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Testimony of John Prendergast – Human Rights Violations in Sudan

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Testimony of John Prendergast – Human Rights Violations in Sudan

Posted by John Prendergast on March 4, 2015

Testimony of John Prendergast - Human Rights Violations in Sudan

Testimony of John Prendergast, Founding Director of the Enough Project, before the United States Congress Tom Lantos Human Rights Commission hearing on “Human Rights Violations in Sudan,” given on March 4, 2015.

Congressman Pitts, McGovern, and other members of the Lantos Commission, thank you for the opportunity to testify on Sudan.  The depressing truth is that an earlier Congressional hearing would have heard the same testimony about Darfur ten years ago, or about the Nuba Mountains fifteen years ago, or about civil society getting crushed by the Sudan government twenty years ago. 

Just as tragically, the energy for an imaginative response to the unparalleled human suffering of the Sudanese people has dwindled over the years.  In the context of protracted conflict emergencies, especially one like Sudan that has lasted for decades, it is not uncommon for the international community to slowly disengage.  Officials claim – and seem to actually believe – that no leverage exists to alter the situation on the ground.  Lifeless peace processes are given occasional CPR to maintain the appearance of movement.  Critically needed humanitarian band-aids and sincere appeals to stop the killing become substitutes for a more muscular policy.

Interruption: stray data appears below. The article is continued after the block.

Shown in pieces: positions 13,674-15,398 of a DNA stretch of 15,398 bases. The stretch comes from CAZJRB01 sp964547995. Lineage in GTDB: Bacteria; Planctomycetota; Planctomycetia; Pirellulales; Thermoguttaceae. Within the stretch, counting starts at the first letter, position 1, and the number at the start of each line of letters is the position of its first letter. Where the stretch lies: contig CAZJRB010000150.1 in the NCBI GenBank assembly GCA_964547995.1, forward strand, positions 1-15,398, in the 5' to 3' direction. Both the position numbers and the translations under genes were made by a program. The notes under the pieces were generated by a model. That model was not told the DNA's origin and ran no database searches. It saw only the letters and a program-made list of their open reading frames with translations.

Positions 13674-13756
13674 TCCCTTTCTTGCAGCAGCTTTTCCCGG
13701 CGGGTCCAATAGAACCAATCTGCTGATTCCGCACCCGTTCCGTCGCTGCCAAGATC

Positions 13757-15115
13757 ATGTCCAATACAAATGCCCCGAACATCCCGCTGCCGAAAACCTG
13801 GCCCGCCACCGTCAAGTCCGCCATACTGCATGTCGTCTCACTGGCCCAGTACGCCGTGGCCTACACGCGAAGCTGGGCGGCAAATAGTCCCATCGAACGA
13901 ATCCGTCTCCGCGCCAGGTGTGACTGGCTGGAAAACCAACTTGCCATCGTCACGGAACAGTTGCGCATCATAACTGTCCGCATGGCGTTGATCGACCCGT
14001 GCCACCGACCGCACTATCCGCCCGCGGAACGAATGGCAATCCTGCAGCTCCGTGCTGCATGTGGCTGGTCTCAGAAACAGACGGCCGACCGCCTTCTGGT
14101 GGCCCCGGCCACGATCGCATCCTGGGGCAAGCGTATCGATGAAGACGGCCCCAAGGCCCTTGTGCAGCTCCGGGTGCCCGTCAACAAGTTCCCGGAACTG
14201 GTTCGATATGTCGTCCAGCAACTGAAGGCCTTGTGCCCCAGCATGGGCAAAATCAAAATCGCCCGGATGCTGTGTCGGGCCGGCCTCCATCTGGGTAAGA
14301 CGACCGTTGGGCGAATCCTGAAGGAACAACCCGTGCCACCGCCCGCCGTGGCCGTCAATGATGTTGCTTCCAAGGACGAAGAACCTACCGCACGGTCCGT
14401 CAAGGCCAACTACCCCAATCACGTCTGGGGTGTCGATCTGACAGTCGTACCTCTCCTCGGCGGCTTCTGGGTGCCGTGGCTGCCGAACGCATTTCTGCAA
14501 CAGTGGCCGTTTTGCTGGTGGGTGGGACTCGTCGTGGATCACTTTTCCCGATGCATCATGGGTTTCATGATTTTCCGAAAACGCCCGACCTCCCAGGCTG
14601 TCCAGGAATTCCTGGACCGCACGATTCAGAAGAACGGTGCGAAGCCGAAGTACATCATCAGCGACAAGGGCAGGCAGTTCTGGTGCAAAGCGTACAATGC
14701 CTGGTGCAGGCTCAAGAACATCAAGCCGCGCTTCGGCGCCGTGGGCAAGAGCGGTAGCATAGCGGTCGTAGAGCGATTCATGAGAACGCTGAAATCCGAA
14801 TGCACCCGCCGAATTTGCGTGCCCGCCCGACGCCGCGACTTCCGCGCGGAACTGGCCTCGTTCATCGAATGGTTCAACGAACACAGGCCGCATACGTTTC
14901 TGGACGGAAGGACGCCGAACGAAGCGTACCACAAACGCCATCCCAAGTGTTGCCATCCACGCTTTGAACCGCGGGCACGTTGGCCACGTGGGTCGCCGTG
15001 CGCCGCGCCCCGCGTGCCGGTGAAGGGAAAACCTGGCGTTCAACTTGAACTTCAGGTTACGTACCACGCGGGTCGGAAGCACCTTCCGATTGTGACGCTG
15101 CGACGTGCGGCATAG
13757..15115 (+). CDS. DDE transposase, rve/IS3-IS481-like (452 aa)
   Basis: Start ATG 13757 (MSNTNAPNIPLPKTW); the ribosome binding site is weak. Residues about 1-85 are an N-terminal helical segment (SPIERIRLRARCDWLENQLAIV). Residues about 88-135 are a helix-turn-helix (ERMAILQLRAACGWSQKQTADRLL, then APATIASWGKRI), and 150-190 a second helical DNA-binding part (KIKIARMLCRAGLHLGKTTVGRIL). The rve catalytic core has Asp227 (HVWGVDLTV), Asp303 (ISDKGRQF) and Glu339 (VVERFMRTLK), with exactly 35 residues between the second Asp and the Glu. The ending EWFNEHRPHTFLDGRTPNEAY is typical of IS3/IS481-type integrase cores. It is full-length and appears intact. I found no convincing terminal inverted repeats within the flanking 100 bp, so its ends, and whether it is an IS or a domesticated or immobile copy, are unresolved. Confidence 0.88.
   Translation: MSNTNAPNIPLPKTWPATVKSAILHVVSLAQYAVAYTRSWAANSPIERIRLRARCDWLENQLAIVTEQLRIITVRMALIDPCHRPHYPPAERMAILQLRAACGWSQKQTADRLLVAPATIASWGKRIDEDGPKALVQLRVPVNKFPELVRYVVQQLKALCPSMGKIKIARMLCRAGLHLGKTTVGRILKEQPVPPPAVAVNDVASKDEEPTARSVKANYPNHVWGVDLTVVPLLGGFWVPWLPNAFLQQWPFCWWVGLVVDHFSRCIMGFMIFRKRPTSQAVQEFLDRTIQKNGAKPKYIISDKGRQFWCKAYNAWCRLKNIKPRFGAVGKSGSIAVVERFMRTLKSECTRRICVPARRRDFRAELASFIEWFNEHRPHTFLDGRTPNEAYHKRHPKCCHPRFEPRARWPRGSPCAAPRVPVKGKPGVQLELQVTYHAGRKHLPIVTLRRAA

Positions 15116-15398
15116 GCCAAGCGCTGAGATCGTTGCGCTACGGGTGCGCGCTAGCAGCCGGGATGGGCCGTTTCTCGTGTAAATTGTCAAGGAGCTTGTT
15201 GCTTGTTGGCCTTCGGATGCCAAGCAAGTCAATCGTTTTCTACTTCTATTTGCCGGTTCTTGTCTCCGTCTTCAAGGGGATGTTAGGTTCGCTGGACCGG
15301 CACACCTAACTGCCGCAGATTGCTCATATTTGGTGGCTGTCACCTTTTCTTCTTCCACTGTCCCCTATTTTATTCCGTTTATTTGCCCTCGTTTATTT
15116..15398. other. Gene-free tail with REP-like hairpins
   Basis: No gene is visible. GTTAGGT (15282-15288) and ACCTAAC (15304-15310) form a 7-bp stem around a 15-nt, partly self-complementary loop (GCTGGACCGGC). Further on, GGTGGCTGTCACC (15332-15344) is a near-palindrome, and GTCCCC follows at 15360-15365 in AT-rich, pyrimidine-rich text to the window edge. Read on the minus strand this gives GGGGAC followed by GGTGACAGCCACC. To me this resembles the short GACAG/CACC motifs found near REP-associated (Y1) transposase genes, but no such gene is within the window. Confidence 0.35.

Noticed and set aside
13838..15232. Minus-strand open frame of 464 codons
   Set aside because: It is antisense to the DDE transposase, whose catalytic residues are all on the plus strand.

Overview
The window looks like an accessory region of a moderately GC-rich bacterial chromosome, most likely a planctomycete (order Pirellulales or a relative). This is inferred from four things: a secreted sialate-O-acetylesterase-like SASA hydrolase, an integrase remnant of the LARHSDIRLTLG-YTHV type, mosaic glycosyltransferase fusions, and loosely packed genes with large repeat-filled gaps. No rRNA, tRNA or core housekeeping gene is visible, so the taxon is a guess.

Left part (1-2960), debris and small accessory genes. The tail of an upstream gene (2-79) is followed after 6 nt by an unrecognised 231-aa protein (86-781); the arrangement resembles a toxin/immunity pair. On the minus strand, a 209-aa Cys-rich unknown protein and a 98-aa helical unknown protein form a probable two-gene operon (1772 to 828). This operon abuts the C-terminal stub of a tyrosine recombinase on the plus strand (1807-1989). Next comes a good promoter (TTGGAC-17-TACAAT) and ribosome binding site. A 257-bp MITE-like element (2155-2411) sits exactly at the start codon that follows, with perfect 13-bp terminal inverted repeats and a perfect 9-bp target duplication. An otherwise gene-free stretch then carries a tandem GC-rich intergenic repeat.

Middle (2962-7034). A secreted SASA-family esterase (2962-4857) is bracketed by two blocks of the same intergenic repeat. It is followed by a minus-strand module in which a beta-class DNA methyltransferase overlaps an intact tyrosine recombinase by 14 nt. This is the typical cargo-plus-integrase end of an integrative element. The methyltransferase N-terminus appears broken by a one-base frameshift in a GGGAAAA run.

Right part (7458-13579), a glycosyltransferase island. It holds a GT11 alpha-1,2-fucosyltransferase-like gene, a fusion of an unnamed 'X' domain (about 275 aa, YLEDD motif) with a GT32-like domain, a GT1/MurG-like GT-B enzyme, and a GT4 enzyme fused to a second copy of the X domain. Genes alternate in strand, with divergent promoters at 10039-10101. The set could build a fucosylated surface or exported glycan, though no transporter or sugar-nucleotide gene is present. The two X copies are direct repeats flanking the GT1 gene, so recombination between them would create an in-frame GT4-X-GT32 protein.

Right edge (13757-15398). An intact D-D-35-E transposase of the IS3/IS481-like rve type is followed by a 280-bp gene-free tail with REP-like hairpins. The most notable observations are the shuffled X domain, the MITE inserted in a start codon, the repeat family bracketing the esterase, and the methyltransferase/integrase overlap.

In Sudan, this dearth of imaginative policy options results from dealing with a brutal regime in Khartoum that for two and a half decades has maintained power through an unwavering commitment to the destruction of its armed and unarmed opponents.  Meanwhile, the regime has exhibited an unbounded willingness to talk and negotiate, leaving everyone with the impression that the fundamental issues of power, wealth and identity of the country are indeed up for negotiation.  The problem, of course, is that none of these issues are negotiable given the current calculations the regime has made.  Therefore, the only way to support progress in Sudan is to alter those calculations.

After studying this regime for 25 years, it is my conclusion that the Khartoum government is most vulnerable to targeted, focused, relentless economic and financial pressure.  Therein lies the greatest opportunity for American leverage to be deployed in support of peace and human rights in Sudan.

Click the link below to read the full testimony.

Photo credit: Erik Leaver, United to End Genocide.